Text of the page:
UAE: Will You Book A Limousine For Your Nanny? This New Initiative Is Celebrating Domestic Help

(MENAFN- Khaleej Times) Published: Thu 13 Jun 2024, 8:49 PM

Jean Pereira and Aditi Menon met as college students in India several years ago and instantly became friends.“We are Aquarians,” they announce happily, during our interview. They stayed in touch over the years but reconnected when Aditi relocated to Dubai two years ago after living in the US for 15 years.

At that point, both were at a critical juncture in their lives.“Like most women, I was looking for a job that would offer stability and flexibility in terms of the time I could spend with my family,” says Jean, who has worked in the event management industry. Aditi, who has also worked in the same field, was dealing with similar doubts.“We were at a stage where we didn't want to rejoin the rat race of the corporate world. We have families with kids, and you know the kind of responsibilities mothers have. It's really challenging - women juggle everything from groceries and making it to work to their kids' activities and school commitments,” she explains.

Jean Pereira and Aditi Menon

Today, particularly in the age of social media, it can often feel like being a mom isn't enough; one must aspire to be a #supermom. Unrealistic standards continue to be imposed on mothers, who are expected to 'do it all' while also 'having it all'. But in reality, it takes a village to raise a child - and even a family - especially in a city like Dubai where expatriates, miles away from their support systems back home, often juggle punishing work schedules and family responsibilities. In such scenarios, nannies and domestic help can often provide a unique kind of support that feels familial.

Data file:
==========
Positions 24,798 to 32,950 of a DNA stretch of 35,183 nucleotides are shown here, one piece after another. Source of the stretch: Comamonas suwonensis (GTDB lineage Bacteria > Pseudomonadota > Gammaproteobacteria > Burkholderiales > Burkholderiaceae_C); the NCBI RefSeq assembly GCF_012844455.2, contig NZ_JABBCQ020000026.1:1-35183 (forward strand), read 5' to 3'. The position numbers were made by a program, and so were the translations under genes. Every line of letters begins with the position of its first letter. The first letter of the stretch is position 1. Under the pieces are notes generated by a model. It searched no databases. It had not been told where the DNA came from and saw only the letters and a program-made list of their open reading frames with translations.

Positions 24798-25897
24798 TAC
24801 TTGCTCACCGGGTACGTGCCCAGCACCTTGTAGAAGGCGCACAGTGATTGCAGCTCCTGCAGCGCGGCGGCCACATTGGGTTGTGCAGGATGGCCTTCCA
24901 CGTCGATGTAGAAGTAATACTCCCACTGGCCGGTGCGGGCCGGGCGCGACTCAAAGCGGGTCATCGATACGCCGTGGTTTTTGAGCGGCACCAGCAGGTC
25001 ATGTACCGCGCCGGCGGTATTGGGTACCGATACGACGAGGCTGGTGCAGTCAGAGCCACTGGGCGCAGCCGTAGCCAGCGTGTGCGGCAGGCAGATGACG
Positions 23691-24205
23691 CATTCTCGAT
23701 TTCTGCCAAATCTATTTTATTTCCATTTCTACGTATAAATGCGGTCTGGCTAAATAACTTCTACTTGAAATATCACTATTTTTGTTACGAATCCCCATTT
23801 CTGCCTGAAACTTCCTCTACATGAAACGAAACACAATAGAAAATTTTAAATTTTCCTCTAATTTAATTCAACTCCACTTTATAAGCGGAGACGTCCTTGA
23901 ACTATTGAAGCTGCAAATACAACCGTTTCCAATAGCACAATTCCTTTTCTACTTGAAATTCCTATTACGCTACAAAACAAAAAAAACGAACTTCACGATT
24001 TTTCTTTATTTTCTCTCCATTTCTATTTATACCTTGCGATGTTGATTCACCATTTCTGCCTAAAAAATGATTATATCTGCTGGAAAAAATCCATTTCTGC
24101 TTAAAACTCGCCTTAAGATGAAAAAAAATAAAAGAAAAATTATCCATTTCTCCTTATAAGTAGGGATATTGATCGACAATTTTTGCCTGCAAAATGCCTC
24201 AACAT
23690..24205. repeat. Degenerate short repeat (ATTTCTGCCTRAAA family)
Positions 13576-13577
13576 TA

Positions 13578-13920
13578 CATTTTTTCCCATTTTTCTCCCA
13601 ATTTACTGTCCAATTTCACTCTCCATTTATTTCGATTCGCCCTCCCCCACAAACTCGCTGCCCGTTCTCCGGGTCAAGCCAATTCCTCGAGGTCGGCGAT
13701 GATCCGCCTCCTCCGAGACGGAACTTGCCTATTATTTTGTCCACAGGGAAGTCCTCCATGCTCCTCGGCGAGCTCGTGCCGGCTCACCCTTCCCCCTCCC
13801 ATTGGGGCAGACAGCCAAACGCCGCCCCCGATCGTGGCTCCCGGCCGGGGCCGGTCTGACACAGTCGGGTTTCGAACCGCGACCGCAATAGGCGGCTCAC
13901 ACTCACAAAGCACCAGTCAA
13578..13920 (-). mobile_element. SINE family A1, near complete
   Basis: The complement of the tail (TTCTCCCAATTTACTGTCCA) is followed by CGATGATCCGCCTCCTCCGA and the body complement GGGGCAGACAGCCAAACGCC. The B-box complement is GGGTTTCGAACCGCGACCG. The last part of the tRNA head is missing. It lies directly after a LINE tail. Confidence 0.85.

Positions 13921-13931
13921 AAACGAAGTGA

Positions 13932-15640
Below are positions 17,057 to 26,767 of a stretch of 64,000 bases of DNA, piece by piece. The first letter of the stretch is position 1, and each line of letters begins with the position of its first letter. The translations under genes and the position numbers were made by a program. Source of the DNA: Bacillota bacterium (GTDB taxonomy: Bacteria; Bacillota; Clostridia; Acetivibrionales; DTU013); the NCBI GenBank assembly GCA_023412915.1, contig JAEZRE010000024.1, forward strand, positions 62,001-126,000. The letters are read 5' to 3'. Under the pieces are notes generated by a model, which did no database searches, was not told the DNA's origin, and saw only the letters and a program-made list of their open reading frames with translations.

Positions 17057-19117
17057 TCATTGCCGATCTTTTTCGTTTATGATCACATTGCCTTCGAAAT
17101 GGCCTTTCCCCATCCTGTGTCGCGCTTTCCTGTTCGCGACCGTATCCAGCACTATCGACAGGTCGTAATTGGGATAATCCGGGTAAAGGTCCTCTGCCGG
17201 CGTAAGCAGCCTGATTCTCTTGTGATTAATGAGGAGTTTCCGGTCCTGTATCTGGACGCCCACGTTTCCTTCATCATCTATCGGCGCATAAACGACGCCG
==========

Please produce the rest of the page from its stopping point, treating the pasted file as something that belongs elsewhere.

Aditi and Jean decided to utilise their expertise in the event management industry by creating a platform that would honour and celebrate the community through events tailored for them. On June 8, they announced the launch of their initiative, Helpily, through a gala for nannies titled 'Shine & Dine: Honouring our Domestic Heroes'. The inaugural event was sold out, they say, with 150 nannies in attendance.“We wanted to express our appreciation for everything they do,” says Aditi.“It also helps them return to work feeling motivated, rejuvenated, and with a sense of belonging.”

The modern Mary Poppins

Jean affectionately refers to her nanny, Jenny, as a“magician”.“She's right here, laughing!” she says during our interview, momentarily taking her eyes off the screen to smile at her.“Just yesterday, I was running late for an appointment, and she effortlessly sorted everything out at home. And couples often feel disconnected because kids and other responsibilities just take over, right? Initially, we didn't ask for help, but later, we asked her if she could stay back at home for our night out. And it was so easy with her. She said, 'Mama, you need to go out with sir and have an evening to yourself',” recalls Jean, adding that Jenny has stayed back to help out ever since.

Aditi points out that it's a privilege to have help at home.“I've lived in the US for a long time, where I did everything on my own - cooking and cleaning while also going to work. So, it's truly a luxury to come here and have help. Moreover, they're away from their own families to nurture ours, and that's something that deserves recognition and appreciation. I don't think many of us consider that.”